By: Victor Gischler (writer), Will Conrad (art), Brian Reber (color)

The Story: The X-Men go to a small town in the southern US to help out a shaman who is going to get rid of some demons. Not all goes according to plan, but a curvier Ghost Rider than the last shows up for an assist.

What’s Good: I don’t recall having seen the Conrad/Reber art combo before, but I liked it. Ghost Riderette riding in was a visual treat, and the opening sequence with Dani was beautifully detailed. The static poses seemed competent (although mildly artificial), but the action sequences, from the arrival of the demons onward, worked much better. Some artists make it hard to figure out what’s going on when the do the action sequence zoom-ins, but Conrad kept his panels clean and filled with momentum. Writing-wise, this was a quick, simple story with some dialogue gems and clever trash talk that had me laughing.

What’s Not So Good: While this is a complete little story in a single book, I don’t feel that it was a particularly powerful story. The biggest thing holding this book back was that no one grew or developed (other than Ghost Rider’s target and (a) he’s not a key cast member and (b) you could argue he already felt bad). This sapped meaning from the story, and I would go further and say this issue had no emotional heart. The X-Men are on a mission to help people they have no real investment in (not even Dani, despite the family connection…she shows no emotions in the book, only a bit of trivial irony) and in the end, they walk away unchanged. Even the commercial addition of Ghost Rider (I would think that this was an embedded marketing attempt to boost sales on the new Ghost Rider series) didn’t generate any genuine interactions or conflict. I small measure of how the story didn’t hold me was that I was more excited about two adds in the book: Marvel’s Princess of Mars series and the cover for X-Men #16 featuring Doctor Doom and the X-Men.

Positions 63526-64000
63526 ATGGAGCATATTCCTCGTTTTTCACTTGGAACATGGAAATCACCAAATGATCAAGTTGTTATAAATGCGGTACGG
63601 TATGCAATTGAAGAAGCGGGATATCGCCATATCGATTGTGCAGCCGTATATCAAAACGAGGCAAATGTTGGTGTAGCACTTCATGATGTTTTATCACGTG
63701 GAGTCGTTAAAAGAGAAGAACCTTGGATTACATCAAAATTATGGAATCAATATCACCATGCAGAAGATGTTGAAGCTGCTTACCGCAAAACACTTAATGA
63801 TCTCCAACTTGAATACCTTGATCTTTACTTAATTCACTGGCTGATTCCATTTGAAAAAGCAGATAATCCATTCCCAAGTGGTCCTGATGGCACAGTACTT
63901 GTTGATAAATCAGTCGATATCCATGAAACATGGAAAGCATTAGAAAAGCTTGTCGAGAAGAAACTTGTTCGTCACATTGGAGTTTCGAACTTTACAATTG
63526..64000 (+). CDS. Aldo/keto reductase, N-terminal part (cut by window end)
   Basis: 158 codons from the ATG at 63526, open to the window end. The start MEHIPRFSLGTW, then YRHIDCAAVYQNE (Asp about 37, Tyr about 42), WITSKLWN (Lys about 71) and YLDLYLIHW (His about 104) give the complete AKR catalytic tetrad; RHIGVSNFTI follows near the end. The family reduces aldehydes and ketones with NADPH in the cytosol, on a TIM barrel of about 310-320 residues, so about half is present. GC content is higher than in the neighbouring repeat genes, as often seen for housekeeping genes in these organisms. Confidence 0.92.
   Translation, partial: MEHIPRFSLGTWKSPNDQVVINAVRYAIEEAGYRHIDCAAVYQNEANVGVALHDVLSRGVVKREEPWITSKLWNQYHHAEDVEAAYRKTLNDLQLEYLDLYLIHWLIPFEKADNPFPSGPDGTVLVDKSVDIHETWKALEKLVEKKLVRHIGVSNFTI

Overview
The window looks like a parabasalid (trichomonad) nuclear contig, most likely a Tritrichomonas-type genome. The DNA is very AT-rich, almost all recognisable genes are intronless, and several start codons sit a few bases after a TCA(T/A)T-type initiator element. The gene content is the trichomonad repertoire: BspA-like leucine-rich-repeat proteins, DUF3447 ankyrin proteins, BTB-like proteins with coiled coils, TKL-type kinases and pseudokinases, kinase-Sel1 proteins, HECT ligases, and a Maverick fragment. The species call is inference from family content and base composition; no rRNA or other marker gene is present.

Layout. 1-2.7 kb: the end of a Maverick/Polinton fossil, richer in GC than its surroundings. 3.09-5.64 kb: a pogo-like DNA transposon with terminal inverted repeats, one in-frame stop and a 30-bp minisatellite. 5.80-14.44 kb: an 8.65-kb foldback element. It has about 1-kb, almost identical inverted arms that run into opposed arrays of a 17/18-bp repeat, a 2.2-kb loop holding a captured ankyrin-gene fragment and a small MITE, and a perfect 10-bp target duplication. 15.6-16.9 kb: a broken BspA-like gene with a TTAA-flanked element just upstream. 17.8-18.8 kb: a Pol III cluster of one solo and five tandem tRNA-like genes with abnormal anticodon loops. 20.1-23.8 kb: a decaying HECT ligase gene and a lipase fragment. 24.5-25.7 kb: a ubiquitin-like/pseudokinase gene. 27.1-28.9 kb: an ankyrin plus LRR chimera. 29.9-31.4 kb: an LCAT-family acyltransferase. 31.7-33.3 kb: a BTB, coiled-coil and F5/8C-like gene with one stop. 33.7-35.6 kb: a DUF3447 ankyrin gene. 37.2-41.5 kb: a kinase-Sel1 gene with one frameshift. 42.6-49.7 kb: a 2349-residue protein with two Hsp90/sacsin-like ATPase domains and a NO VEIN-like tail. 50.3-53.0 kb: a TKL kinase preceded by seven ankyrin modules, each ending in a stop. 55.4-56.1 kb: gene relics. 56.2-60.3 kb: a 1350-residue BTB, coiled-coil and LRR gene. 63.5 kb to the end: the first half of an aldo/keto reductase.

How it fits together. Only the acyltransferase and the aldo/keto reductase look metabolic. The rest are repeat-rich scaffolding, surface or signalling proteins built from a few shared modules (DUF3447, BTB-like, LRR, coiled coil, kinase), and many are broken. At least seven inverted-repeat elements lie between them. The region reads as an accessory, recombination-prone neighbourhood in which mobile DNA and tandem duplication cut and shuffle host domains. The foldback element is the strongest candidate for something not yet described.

I think strike two, albeit a lesser one, is that this story has nothing to do with what the X-Men are about. An Iron Fist story has to have something to do with martial arts and secret societies. Anything else and you’re missing the whole under-the-water-part of the iceberg. And the X-Men are about isolation and persecution. This story made no sense for what the X-Men were about and could just as easily have been a story starring the Avengers or the Fantastic Four. A story about demons is perfect for Ghost Rider (who did not solve the problem or drive the story in this issue), Doctor Strange, Brother Voodoo, Satanna, Son of Satan, Dracula, and even the Golem. Any of them would have made this demon-possessed-town setting sparkle. Genetic mutants don’t fit.
Conclusion: If you must own every Ghost Rider or X-Men story, rush out now to buy this issue. I can’t believe you don’t have it yet. However, if you’re looking for a good X-Men story, or a good Ghost Rider story, I’d say pass on this one. It isn’t either.

Grade: C-

-DS Arsenault

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